Quality control (QC) by color? Isn’t that rather subjective? What if you are a male (or a rare female) with color blindness? We know that when Cu(I)NA2 oxidizes to Cu(II)NA2 the color appears turquoise. Why is that? The reason it appears to our eyes to be turquoise is because the material is absorbing in the red region of the visible (to our eyes) spectrum and reflecting other wavelengths of light that are absorbed by blue and green rhodopsin containing cone cells in our retinas. Blue and Green in the RGB color scheme is turquoise, or as it is more technically called cyan.
Stability under the time of the trial
Three color spectral imaging
The “True Chelation” patented method of C LAB Pharma has an advantage over previous methods of production in that Cu(I)NA2 remains in the +1 oxidation state (as judged by the “new penny” color) for years. Upon addition of water the product will quickly oxidize to a cyan/turquoise color.
Addition of H2O2 will accelerate this oxidation to a turquoise/cyan color. The color appears to be cyan to our eyes because the substance absorbs in the red region of the spectrum and reflects light in regions of the spectrum that are detected by blue and green cone cells of our retina. Likewise, the Cu(I)Cl appears green to our eyes because regions of the blue and red spectrum are absorbed leaving only green light to activate green cone cells of our retina. To make Mr Barker’s quality control method more quantitative, we will take black and white color photos of the investigational substance under red (626 nm), green (525 nm), and blue (440 nm) light. A compound that absorbs in the green region will appear dark or black under green LED light. The first prototype was constructed with a black bucket and a string of LED lights from SuperbrightLEDS.com
This image from the bottom panel of Fig. 2 was taken with green LED light. Note that oxidized Cu(I)NA2 is almost white and Cu(I)Cl is light gray. The other two samples appear much darker because they absorb light of this wavelength..
Two more images of this sample were taken with red and blue LED light without moving the cell phone camera. “Stacks” of these images were created in ImageJ with the red light image on the top of the stack. Note the presumably two lots of Cu(I)NA2 on the left now appear much lighter in color under red light. The oxidized product, third from left, and Cu(I)Cl are darker.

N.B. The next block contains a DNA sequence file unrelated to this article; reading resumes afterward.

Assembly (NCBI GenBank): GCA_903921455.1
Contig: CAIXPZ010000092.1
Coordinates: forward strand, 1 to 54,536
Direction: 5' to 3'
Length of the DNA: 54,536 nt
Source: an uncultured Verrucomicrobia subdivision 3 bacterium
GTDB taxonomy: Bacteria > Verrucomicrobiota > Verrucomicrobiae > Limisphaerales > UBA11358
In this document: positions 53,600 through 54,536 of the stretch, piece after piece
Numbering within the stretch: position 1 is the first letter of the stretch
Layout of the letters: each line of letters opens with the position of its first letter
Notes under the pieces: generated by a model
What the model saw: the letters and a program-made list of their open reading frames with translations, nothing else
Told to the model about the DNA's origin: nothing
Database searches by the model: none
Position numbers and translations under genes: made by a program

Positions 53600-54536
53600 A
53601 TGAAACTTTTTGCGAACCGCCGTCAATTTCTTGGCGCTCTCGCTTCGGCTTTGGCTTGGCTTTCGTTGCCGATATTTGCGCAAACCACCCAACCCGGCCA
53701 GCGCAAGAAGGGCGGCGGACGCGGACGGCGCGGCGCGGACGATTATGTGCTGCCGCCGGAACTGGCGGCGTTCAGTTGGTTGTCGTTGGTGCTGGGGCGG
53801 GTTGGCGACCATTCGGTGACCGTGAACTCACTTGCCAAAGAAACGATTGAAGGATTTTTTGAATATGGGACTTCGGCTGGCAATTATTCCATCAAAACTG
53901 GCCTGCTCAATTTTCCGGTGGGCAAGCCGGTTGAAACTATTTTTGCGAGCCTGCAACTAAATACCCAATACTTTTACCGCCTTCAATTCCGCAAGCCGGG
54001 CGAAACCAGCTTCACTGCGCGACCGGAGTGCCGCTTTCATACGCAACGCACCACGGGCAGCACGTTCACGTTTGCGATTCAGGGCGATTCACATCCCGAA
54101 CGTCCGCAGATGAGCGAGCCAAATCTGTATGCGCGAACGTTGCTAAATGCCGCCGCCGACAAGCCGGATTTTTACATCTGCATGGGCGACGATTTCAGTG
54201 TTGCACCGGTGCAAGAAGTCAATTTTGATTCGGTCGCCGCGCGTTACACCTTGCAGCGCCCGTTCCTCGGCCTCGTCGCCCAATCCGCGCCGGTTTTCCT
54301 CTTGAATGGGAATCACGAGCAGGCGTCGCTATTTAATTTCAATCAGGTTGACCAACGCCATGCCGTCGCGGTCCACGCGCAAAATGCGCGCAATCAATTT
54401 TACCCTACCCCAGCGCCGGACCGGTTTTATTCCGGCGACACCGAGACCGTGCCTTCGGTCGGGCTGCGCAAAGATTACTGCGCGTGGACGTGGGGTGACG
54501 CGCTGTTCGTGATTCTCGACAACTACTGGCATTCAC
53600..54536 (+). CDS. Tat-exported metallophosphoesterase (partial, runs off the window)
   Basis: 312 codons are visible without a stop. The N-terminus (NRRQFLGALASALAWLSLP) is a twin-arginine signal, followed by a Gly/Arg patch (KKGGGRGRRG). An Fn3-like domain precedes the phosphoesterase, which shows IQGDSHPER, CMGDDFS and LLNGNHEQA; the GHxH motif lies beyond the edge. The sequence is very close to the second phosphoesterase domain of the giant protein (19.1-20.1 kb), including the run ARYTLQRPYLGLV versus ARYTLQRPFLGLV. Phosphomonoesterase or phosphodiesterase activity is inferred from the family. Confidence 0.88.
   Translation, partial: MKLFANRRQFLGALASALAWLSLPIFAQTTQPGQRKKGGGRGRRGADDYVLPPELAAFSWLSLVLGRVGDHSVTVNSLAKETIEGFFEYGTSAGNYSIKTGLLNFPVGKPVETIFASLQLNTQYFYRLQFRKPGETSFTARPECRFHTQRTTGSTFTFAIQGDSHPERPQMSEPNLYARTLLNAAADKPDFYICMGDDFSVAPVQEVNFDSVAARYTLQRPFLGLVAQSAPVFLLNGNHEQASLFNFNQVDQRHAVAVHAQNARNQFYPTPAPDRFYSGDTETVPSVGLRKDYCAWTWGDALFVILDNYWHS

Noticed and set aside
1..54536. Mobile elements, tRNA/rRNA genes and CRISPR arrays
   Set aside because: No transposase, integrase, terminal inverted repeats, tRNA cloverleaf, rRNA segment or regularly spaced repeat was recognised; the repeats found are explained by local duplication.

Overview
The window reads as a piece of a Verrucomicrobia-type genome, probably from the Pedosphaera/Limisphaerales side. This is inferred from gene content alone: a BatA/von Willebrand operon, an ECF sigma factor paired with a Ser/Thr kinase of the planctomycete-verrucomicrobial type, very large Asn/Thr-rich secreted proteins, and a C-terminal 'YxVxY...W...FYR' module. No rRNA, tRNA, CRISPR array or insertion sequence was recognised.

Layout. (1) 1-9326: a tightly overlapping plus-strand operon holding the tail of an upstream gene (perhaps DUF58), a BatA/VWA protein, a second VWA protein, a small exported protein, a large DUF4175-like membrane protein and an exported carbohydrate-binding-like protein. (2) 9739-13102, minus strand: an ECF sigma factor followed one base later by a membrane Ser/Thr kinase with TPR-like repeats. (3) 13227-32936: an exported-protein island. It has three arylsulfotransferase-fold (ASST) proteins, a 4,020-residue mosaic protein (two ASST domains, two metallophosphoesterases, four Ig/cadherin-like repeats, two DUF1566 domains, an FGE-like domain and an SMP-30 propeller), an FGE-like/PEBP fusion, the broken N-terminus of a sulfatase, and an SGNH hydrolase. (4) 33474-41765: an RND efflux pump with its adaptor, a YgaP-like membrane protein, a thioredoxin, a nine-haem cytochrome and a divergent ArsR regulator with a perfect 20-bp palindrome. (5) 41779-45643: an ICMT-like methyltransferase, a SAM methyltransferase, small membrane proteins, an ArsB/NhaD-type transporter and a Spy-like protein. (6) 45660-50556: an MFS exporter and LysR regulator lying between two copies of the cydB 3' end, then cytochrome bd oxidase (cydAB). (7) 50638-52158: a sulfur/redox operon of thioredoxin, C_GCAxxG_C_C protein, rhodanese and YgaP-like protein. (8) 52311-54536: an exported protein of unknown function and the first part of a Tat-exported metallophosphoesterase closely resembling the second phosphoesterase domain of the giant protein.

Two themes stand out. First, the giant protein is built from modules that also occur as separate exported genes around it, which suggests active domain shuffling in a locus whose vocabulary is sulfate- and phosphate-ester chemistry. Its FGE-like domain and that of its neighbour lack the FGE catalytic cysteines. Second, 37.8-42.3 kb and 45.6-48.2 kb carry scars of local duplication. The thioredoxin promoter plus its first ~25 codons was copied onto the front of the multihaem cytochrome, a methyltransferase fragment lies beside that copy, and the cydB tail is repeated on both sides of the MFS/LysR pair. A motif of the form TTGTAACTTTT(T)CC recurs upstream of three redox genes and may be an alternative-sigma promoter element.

This stack contains red, green, and blue light images, in this order. A region of interest is drawn around the Obitor Cu(I)NA2 in the first dish. The bar at the bottom and the density is measured for the green channel, then the blue. ImageJ software measures the pixel intensity within each ROI in all three layers of the stack. These data may be exported into a spreadsheet for additional analysis. When the Obitor Cu(I)NA2 was photographed looking down into an open bag, the red, green, and blue channels were 100%, 100%, 35%. The RGB ratios looking down into a bag of Regis Cu(I)NA2 were 100%, 66%, and 24% of the red channel. We do not know if being right next to a sample bubbling with H2O2 had any influence on the results. It is noteworthy that the RGB ratios of an open bag of Cu(II) glycinate were 100%, 158%, and 68%.
The dark “old penny” color that caused the Obitor batch to be rejected makes sense when viewed with tri-spectral imaging.
- The green channel is almost twice the red channel in the oxidized Regis Cu(II)NA2 while green is only 73% of the red in the presumably fully reduced Regis Cu(I)NA2.
- The red and green ratios of the rejected Obitor Cu(I)NA2 is somewhere inbetweenthese two values suggesting that the Obitor is partially oxidized.
- Note that the blue channel is 63% of the red in the oxidized Regis Cu(II)NA2 but only 26% in the presumably fully reduced “new penny” colored Regis Cu(I)NA2. The Obitor blue channel is 35% of the red, somewhere inbetween fully oxidized and reduced Regis Cu(I)NA2.
We still need to think about more powerful blue LED lights in this prototype. We need a more defined power output and distribution spectra. Thor Laboratories sells more characterized LED lights. The conclusions of this post are (1) Quality Control by visual inspection has a strong rationale in science. (2) There are inexpensive means to make this quality control more quantitative and less subjective due to individual variations in color perception.
- Rajhi, A.Y., Ju, YH., Angkawijaya, A.E. et al. Complex Formation Equilibria and Molecular Structure of Divalent Metal Ions–Vitamin B3–Glycine Oligopeptides Systems. J Solution Chem 42, 2409–2442 (2013). https://doi.org/10.1007/s10953-013-0116-5